September 4, 2018 by David Gambrill
Insurers in Newfoundland and Labrador are calling on politicians to make structural changes to the province’s auto insurance system, saying their recommendations would better align the province’s auto premiums with those elsewhere in the Atlantic region.
Specifically, insurers are calling for:
The insurers made their pitch this week as the provincial insurance regulator, the Board of Commissioners of Public Utilities (PUB), resumes its hearings on auto insurance in St. John’s, Nfld. This is the first comprehensive review of the auto insurance product undertaken by the government in 14 years.
The government called for the hearings to address the province’s high auto premiums, a fact highlighted in figures released earlier this year by the General Insurance Statistical Agency (GISA), Canada’s statistical agency for insurance regulators. Newfoundland drivers paid an average annual auto insurance premium of $1,132 in 2017 – the highest premium for auto insurance among all of the Atlantic provinces. By comparison, Nova Scotia drivers paid an average annual auto insurance premium of $842, New Brunswick drivers paid $819, and P.E.I. drivers paid $796 for car insurance.
Premiums are up in Newfoundland because of high claims costs, says the Insurance Bureau of Canada (IBC).
“Auto insurance claims are too high relative to the premiums that are taken in,” says a letter by IBC vice president of the Atlantic region, Amanda Dean, to Members of the House of Assembly (MHAs). “Once insurers pay provincial and municipal taxes; broker fees or agent salaries; building costs; and other operational fees, auto insurance is a losing proposition.”
IBC says Newfoundland insurers of private passenger vehicles have had an average return on equity (ROE) of negative-6.8% over the past five years, the worst in Canada. The negative return on equity is the main driver behind auto insurers exiting the market in Newfoundland, Dean told Canadian Underwriter Tuesday.
”If an insurance company can’t be in the black in a given jurisdiction over a period of years, they are going to have to make some pretty tough decisions, and that’s going to have to be either increased premiums to cover claims, or consider exiting the market.”
In Newfoundland, four insurance companies control 87% of the market. “That’s incredibly concentrated,” Dean noted. “They need some massive reforms in order to stay there and service their customers.”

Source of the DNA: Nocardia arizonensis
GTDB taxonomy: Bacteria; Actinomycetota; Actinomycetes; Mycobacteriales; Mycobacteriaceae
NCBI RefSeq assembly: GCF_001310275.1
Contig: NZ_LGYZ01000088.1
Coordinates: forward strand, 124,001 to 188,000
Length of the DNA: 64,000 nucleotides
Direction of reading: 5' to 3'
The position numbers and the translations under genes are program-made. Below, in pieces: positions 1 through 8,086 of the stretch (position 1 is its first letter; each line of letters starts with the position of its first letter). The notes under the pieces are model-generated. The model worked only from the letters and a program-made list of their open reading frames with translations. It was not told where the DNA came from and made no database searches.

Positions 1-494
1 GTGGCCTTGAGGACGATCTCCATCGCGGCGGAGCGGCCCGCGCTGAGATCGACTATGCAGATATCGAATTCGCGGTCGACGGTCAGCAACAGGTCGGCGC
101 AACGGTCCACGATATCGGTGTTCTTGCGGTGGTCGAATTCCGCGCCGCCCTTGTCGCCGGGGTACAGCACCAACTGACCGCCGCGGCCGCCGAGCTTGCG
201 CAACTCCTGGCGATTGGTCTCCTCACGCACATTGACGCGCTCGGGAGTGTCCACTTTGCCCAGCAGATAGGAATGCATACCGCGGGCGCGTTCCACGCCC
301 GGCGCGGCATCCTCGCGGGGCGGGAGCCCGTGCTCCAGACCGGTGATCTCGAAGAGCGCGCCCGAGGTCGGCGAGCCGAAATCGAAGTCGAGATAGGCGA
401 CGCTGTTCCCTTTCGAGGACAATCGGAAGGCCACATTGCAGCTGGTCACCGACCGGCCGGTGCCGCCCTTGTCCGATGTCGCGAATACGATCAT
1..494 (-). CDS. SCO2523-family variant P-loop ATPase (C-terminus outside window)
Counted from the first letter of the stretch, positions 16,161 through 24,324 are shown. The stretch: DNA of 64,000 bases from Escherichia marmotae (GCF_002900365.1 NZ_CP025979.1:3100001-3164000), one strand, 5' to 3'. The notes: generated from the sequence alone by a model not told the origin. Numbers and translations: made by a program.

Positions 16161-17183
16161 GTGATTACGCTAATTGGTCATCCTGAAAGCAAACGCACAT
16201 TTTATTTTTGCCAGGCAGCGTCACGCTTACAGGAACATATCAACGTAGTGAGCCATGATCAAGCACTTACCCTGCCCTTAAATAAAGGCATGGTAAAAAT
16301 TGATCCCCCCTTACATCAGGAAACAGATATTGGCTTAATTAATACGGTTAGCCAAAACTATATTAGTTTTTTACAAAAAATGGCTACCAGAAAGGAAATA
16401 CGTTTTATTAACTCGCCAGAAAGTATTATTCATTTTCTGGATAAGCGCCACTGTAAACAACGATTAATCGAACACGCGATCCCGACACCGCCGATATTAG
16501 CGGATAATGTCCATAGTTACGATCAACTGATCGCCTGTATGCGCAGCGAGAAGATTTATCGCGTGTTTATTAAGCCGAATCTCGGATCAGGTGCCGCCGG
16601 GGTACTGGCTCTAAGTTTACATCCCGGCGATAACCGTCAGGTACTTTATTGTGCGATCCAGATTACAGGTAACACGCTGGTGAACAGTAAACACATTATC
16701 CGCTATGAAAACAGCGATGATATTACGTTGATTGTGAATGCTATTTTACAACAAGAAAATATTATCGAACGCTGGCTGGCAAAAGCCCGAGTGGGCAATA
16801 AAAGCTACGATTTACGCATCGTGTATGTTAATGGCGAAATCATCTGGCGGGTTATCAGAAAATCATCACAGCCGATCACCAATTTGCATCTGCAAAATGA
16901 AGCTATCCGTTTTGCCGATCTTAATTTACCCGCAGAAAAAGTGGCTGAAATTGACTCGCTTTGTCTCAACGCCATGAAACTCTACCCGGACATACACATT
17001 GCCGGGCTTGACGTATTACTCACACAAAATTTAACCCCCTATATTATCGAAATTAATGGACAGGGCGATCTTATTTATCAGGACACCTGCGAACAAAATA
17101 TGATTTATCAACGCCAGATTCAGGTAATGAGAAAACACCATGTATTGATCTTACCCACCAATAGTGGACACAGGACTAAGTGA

IBC’s letter to MHAs makes the following additional comments related to its proposed reforms.
$5,000 cap on minor injury awards
Implemented elsewhere in Canada, the cap would include annual inflation adjustments, as well as a definition of minor injury that reflects prevailing medical literature. It would apply to injuries that resolve within days, weeks, or months; in addition, it would be over and above lost wages and medical bills.
Enhanced accident benefits
IBC suggests making accident benefits mandatory in Newfoundland, and increasing the benefit amounts to match neighbouring Atlantic Provinces. Accident benefits in Newfoundland are currently optional, and the med-rehab limit is only $25,000 compared to $50,000 elsewhere. IBC also suggests establishing pre-approved evidence-based treatment protocols for minor injuries, which would see people begin treatment quickly.
Direct Compensation Property Damage (DCPD) model
All other Atlantic Canada provinces except for Newfoundland operate under a Direct Compensation Property Damage (DCPD) model. Under the DCPD model, a driver deals with his or her own insurer for a claim regardless of who is at fault for the accident. The claim is processed without waiting for a third-party decision. In some provinces, this covers damage to your vehicle and/or its contents if another person was fully or partly at fault for the accident.
Improved rate regulation process
Currently, Newfoundland’s insurance regulator changes rates once annually, and the cost to prepare a rate filing for provincial insurers is among the highest in the country. The combination of the high filing cost and the infrequency of regulatory rate adjustments makes it more difficult for insurers to file for timely premium changes (whether increases or decreases).
To illustrate the point, Dean gives the example of an insurer having to pay $500,000 to prepare for an annual filing. “If it costs $500,000 to prepare a filing, and an insurer needs $200,000 worth of premium, they are going to wait until they need $500,00 or more to cover the cost of the filing,” she says. “It will create a bubble, and that’s not fair to consumers. It’s also a disincentive when insurers see that they could reduce premiums.”